"Captain, we’ve got to divert to Oklahoma City, we're below minimums throughout the entire Dallas Metroplex"

"Go" was his answer, and he continued to work the checklist.

An important, but highly critical task is splitting tasks during an emergency. The non-flying pilot can’t possibly work an emergency procedure, handle communications with ATC, talk with the flight attendants and then set your “Mode Control Panel”. This stresses the importance of the preflight brief and making sure the crew knows how we’re going to handle any in-flight events.

Since I’m flying pilot, I’ll get the autopilot on when safe, work with air traffic control and work on the divert. The captain handles the checklist and works with the flight attendants this time.

In the checklist, there are certain highly important items that we both need to clearly confirm before executing. Items like pulling fire handles, fuel control levers/switches and such require that both pilots independently confirm if it’s the appropriate switch, double check and then methodically perform. If neglect that, you can easily go from an engine-out emergency, to a “dead stick” no-engine crash landing in a flash.

While my captain is working the severe damage/engine failure procedure, I started working with air traffic control to get a vector and get clearance to divert to Oklahoma City. Usually in the simulator when you do single-engine operations, you normally return to the departure airport. So I have to "clean up" the aircraft by getting the flaps up and using the FMS to give me an engine-out enroute climb speed. The captain gets the engine secured, and then I debriefed him on any changes to the aircraft configuration, including the current weather at our diversionary airport.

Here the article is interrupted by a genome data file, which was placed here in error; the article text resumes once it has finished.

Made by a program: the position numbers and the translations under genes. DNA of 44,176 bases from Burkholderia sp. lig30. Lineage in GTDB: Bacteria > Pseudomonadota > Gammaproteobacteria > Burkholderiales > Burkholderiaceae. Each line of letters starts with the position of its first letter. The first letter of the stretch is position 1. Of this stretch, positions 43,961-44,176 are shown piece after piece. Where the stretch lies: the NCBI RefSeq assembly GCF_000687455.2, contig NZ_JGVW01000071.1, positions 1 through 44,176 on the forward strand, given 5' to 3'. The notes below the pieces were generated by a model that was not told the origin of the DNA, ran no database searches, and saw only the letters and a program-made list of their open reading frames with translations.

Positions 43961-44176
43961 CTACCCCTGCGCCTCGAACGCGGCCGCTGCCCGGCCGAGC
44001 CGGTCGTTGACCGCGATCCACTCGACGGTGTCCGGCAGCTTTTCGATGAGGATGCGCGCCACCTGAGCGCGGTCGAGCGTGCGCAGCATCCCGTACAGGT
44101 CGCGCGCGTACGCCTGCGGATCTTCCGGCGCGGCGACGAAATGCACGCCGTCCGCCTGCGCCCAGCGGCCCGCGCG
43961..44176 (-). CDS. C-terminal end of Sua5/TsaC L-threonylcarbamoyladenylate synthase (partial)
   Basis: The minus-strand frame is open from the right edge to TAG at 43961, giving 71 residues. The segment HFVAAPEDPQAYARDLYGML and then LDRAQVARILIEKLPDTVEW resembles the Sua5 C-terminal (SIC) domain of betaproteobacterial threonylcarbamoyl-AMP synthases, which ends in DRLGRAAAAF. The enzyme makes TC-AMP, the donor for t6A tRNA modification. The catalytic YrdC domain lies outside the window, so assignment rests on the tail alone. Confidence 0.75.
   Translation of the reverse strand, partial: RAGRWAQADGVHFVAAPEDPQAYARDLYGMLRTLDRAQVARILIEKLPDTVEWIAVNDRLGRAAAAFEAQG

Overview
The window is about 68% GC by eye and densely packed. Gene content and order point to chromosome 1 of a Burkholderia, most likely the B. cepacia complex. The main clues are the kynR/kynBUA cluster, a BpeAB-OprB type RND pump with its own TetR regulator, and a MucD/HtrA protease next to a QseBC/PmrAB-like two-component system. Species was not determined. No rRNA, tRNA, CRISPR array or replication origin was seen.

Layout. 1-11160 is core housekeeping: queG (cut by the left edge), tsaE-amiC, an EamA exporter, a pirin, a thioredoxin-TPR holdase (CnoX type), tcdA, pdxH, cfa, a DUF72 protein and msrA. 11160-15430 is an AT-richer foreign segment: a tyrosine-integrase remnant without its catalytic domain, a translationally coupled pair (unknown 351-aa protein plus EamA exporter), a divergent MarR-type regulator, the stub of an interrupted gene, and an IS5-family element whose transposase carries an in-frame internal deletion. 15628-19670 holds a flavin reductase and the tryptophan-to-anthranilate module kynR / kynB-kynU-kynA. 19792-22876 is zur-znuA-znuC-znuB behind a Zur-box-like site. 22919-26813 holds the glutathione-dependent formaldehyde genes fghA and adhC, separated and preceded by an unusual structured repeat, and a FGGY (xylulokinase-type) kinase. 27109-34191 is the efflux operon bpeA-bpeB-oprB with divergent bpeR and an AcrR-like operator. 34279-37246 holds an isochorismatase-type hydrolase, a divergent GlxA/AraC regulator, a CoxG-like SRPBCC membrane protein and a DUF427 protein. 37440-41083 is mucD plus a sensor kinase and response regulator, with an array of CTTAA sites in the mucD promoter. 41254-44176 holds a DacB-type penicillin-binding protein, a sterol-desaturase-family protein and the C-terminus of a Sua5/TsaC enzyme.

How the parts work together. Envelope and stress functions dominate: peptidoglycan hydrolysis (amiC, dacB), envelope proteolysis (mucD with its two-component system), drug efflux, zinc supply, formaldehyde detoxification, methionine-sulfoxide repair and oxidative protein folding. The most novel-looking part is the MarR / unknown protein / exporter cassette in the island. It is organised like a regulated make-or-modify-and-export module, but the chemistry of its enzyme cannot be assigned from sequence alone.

I keep control of the radios and he briefs the flight attendants through the interphone, let's them know what the situation is and then addresses the passengers about the situation, what we're doing and what to expect upon landing in Oklahoma City.

After that, I briefed the captain on the OKC ILS 36L approach, review that it’s going to be a flaps 28 landing, that I must disengage the autopilot before glideslope capture and about the generous amount of rudder trim.

Acronyms come in very handy when you’re working emergencies. The acronym I use is “FAST” for engine-out landings:

F Flaps 28 only. Flaps 11 on a missed approach and remind the non-flying pilot that the call is going to be “TOGA power, flaps 11” instead of “TOGA power, flaps 15” with two-engine missed approaches
A Autopilot off before glideslope capture
S Straight out missed approach. It makes doing a single-engine go around a lot easier when you’re climbing straight ahead instead of turning, joining a radial, etc.
T Trim. When I’m reducing power on the operating engine during the flare to landing, start removing my rudder trim to help maintain directional control of the aircraft.

We execute a single-engine ILS to minimums and land straight ahead on the runway. Crash/Fire/Rescue meets us on the runway, does an inspection of the aircraft and confirms that there is no external fire. I hand control of the aircraft back over to the captain and I coordinate an arrival gate with yoperations and we taxi into the gate, shut the engines down and complete a shutdown checklist.

We go back upstairs to the debriefing room and the simulator instructor certifies that we've successfully passed CQ training, debriefs us on various aspects of our performance (or lack thereof) and we're consider "safe" for another year of flying the MD-88/90.